Bhagwan Swaminarayan did not simply focus on getting rid of people that were a menace to society.  Rather, His focus was on ridding those people of their inner instincts that made them a menace to society.  Bhagwan Swaminarayan transformed the lives of thieves, sorcerers, tyrants, and even those from the lower strata of society that most people ignored.

Joban Pagi was an infamous organized crime leader of India in the 18th century.  His mob of thieves and warriors controlled the trade routes from Gujarat to Pune and even to Kolkata.  After hearing about Bhagwan Swaminarayan’s famed horse, of the celebrated Rozo breed, Joban decided to steal it.  He tried to break into the horse stalls for three straight nights, but each time he was met with the divine presence of Bhagwan Swaminarayan standing next to the stallion.  Joban realized that Bhagwan Swaminarayan was no ordinary person—He was God.  He came into the spiritual assembly on the following day and admitted all of his sins to Bhagwan Swaminarayan.  From that day onward, he became Bhagwan Swaminarayan’s disciple and started following the dharmic codes of a devotee, completely transforming his life.

The Kathi darbars were rulers; some ruled one village while others ruled many.  They were powerful, generous, and, unfortunately, at times brute.  Bhagwan Swaminarayan understood that transforming their attitude towards their subjects would make life better for tens of thousands of people across Kathiawad.  He taught these rulers to care and provide for their subjects.  Citing examples of great kings like Janak, Dasharath, and Harishchandra, Bhagwan Swaminarayan taught these darbars to love, appreciate, and reward their subjects.  He insisted that it was their responsibility to educate, train, and set an example for their villagers.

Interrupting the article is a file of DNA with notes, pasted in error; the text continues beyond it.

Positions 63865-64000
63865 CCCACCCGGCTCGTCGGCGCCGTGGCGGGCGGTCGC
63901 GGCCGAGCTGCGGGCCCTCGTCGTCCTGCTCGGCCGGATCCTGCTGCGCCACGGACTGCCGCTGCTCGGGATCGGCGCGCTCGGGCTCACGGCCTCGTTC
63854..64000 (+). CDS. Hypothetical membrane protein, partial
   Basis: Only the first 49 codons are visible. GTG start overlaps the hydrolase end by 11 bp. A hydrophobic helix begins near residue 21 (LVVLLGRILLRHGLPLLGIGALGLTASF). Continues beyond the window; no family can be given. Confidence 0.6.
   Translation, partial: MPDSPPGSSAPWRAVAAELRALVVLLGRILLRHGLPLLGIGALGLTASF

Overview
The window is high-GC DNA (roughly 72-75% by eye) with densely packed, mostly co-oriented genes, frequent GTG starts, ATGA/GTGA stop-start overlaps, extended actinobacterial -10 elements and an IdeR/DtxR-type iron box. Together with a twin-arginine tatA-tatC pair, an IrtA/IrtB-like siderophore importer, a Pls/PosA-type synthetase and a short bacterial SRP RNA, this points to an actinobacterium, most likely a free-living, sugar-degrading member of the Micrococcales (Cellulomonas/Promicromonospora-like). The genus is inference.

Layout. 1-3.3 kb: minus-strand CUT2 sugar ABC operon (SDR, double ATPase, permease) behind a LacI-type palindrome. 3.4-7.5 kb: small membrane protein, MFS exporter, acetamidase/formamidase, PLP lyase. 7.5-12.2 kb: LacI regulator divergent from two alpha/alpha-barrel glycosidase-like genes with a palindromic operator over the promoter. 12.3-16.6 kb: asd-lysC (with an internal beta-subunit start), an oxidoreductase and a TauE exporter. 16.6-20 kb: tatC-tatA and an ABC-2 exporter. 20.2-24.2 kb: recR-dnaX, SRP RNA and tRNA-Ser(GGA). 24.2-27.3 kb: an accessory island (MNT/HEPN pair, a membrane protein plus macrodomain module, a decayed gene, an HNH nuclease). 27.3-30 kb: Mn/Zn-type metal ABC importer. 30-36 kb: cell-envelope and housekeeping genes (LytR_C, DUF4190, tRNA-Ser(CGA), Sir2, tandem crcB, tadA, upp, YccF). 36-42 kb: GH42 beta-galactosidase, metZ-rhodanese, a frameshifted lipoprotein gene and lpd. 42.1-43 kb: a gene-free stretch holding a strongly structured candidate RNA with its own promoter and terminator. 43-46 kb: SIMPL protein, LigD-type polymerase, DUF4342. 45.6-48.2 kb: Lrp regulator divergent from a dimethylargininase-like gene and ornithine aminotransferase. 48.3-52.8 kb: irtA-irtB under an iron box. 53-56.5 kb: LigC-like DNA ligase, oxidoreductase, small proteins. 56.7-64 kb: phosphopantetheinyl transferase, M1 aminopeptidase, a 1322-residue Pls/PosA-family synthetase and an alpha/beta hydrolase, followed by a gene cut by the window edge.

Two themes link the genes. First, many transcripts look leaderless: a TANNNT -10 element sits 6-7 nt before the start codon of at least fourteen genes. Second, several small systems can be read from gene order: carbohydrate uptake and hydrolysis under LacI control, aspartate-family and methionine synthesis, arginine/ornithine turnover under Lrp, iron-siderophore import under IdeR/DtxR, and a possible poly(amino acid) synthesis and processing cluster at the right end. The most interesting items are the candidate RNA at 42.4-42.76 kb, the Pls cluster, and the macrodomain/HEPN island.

Bhagwan Swaminarayan also focused on individuals that the rest of society had neglected for years.  Sagram Vaghri was one such example.  Sagram was of the Vaghri, or ‘untouchables,’ caste.  He was illiterate and did not appreciate basic moral, spiritual, or ethical codes.  Bhagwan Swaminarayan visited Sagram’s home, a practice considered unorthodox at the time.  Moved by the respect Bhagwan Swaminarayan had for him, Sagram started following the dharmic codes laid down by Bhagwan Swaminarayan.  Sagram stopped eating meet, beating his wife, and stealing.  Once while traveling with his wife through a forest during the worst famine in Indian history, he found a gold bangle on the floor.  Despite the difficult living conditions and rampant hunger due to the famine, He was not tempted to take it.  He also wanted to ensure that his wife was not enticed to take the gold bangle.  He tried to cover it up with dust before his wife, who was a few steps behind him, could see it.  His wife took notice and said, “Sagram, why are you covering dust with dust?  Anything that does not belong to us is as good as dust to me.”  Bhagwan Swaminarayan’s universal message was able to transform hundreds of lives, from rulers to the lowest strata of society.


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